City are increasingly convincing in the absence of an orthodox striker, when De Bruyne, Riyad Mahrez or Bernardo Silva instead feature as their most advanced attacker. Similarly to when their first two titles under Guardiola were won they play with increased width, and therefore their attacking midfielders rotate with their leading attacker and make penetrative runs into the inside channels. That attacker drawing defenders out of position and rotating to receive away from pressure, complemented with the versatility City consistently offer in both the midfield and attacking thirds, creates numerous forward passing lanes, an increased dominance of possession, and the potential to progress the ball upfield.
They regardless retain the flexibility to regularly adapt their structure. Guardiola's desire to continue to establish overloads in central midfield means that a midfield box is so often formed via the use of a double pivot behind two attacking midfielders, and that a false nine occasionally contributes to give them a fifth point to that shape. City are also comfortable building with both a back three or four, and via their central midfielders making delayed forward runs to contribute in the final third. João Cancelo's evolution as a false full-back enhances that flexibility, via his ability to become a second defensive midfielder in front of a back three (above), and to encourage those already in midfield to advance.
Defending and pressing
Another consistent feature of Guardiola’s teams has been the immediate, aggressive counter-press they apply when possession is lost. Given he demands his players build possession close together and in numbers, any opponent winning the ball will quickly be surrounded (above).
His team at Barça counter-pressed with the intention of intercepting passes, because so many of his players were so strong at reacting to those passes and cutting them out; at Bayern, a more assertive counter-press encouraged those stronger at duelling for possession via direct challenges. City essentially offer a blend of the two, owing to the regularity of second balls in the energetic, combative Premier League that demands they have strong individuals, and the intensity to press and intercept.
Guardiola prefers his team to defend with a 4-1-4-1 defensive block that becomes a 4-4-2 (above) when they are defending for lengthy periods. That 4-4-2 can evolve into a 4-2-4 when Raheem Sterling and Mahrez or Silva break forwards at attacking transitions. Their previous use of Fernandinho as a central defender, and his willingness to move forward and intercept passes (below), had become crucial to those shapes following their midfield five becoming a four; it was when the Brazilian didn’t succeed against his direct opponent that they appeared more vulnerable. The considerable defensive strength provided by John Stones, Rúben Dias and Aymeric Laporte since Dias’ arrival at the start of 2020/21 has since largely negated that, and has also ensured that Fernandinho is no longer required in central defence.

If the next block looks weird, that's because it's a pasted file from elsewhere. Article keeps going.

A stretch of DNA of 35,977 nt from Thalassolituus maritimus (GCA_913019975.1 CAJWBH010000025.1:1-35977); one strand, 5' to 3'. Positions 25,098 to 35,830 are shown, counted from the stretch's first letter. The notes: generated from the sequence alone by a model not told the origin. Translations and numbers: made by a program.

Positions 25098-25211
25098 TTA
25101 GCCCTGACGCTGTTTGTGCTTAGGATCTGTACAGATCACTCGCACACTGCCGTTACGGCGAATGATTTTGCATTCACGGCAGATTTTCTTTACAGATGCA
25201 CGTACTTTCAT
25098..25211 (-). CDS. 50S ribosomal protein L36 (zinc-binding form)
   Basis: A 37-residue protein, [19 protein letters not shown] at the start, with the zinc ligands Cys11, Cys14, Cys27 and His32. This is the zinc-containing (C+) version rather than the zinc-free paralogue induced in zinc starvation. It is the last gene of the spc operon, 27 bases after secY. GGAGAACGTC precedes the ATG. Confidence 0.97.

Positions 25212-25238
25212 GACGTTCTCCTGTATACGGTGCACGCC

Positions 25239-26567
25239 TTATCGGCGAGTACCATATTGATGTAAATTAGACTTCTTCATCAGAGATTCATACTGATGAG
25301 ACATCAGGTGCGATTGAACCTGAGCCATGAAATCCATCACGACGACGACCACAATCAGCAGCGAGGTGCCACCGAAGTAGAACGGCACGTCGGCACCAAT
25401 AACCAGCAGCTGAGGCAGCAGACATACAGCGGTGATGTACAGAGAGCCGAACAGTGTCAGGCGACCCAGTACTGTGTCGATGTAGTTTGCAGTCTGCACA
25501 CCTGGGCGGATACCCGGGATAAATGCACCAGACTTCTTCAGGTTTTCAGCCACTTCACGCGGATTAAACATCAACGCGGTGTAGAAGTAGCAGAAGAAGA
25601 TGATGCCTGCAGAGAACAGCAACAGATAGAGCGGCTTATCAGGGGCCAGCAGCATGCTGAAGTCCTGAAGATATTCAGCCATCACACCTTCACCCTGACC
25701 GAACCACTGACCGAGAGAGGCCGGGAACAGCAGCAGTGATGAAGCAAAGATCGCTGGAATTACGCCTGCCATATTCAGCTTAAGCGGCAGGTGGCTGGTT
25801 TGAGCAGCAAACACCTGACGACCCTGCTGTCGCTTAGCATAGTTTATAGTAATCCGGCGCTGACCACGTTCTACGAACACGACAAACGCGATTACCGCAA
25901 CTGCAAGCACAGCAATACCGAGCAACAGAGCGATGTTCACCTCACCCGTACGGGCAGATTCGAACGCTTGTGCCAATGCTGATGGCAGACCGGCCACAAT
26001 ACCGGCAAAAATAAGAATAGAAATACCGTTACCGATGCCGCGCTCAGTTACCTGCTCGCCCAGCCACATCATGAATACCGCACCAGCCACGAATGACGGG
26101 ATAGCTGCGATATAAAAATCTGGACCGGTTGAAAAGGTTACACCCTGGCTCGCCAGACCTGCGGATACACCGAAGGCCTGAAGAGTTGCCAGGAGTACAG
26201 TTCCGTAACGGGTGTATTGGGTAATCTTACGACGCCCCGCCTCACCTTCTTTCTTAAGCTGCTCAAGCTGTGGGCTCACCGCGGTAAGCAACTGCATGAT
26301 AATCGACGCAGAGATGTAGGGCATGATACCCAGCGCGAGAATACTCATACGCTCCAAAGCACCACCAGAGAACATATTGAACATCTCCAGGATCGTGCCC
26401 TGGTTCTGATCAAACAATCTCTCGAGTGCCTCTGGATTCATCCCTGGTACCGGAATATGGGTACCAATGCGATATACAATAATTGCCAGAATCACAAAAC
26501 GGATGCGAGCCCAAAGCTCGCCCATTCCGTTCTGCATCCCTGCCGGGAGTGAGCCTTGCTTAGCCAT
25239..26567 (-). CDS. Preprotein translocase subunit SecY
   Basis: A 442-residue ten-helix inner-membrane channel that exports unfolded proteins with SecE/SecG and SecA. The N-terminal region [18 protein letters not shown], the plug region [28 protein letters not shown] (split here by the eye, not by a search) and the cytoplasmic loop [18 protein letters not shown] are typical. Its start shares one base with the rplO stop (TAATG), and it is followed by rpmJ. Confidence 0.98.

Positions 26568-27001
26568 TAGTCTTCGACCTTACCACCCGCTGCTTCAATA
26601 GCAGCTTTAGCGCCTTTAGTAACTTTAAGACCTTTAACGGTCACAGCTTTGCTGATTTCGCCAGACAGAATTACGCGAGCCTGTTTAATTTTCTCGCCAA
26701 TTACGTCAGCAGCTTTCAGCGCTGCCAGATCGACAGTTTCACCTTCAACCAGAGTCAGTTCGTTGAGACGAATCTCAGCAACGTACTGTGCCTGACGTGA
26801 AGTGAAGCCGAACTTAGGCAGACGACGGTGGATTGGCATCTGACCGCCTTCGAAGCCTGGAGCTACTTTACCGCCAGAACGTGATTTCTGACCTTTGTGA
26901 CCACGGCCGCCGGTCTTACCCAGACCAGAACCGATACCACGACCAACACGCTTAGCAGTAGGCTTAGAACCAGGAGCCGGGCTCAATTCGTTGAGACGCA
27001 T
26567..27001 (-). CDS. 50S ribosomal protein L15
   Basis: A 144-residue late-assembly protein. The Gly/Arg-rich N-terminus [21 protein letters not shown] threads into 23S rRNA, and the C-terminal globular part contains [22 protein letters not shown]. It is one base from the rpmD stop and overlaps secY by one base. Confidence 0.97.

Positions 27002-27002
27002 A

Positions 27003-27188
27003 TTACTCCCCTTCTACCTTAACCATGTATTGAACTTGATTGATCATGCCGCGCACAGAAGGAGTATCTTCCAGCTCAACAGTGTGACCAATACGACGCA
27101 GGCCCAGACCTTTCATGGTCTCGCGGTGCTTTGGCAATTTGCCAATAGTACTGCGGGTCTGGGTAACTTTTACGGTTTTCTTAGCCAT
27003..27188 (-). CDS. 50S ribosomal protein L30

Their impressive ability to counter-press has been maintained, but their higher press has been adapted via both wide forwards advancing as City's most advanced pressers, from where they aggressively move infield to their opposing central defender, and their leading attacker screening the defensive midfielder, discouraging attempts to build in the centre of the pitch. If an overload is instead sought in the defensive third when direct passes beat City's front three, those in central midfield cover the wide areas of the pitch; if defending with a man-oriented approach, one of City's full-backs instead advances to press along the relevant touchline.
A further alternative involves their most advanced attacker providing the focal point of their press by taking a central defender and forcing play in one direction, where a wide forward provides support, and City's central midfielders cover towards the ball in the knowledge that the other wide forward will tuck in. With their back four preserved, City's attacking midfielders both screen the central areas of the pitch and support any press being applied outside of them. There have even been occasions when a central midfielder has advanced to alongside the leading attacker to ensure both central defenders are taken and to encourage longer balls instead of regains in the attacking half.
For all of their increased numbers in the final third, City had previously risked becoming easier to score against because, in the absence of the double pivot created by a false full-back, they had conceded higher-quality goalscoring chances. Where there previously existed two players protecting those remaining in defence, there was more often just one, but that, too, has also been addressed by the Spaniard and his influential assistant, Juanma Lillo, particularly given Guardiola's increased willingness to use a 4-2-3-1 and therefore to defend with a 4-4-2 and with a mid or lower block. Cancelo's flexibility to move to feature alongside Rodri at the base of midfield has recovered their sense of balance, contributing to their overall rejuvenation.
Author: The Coaches' Voice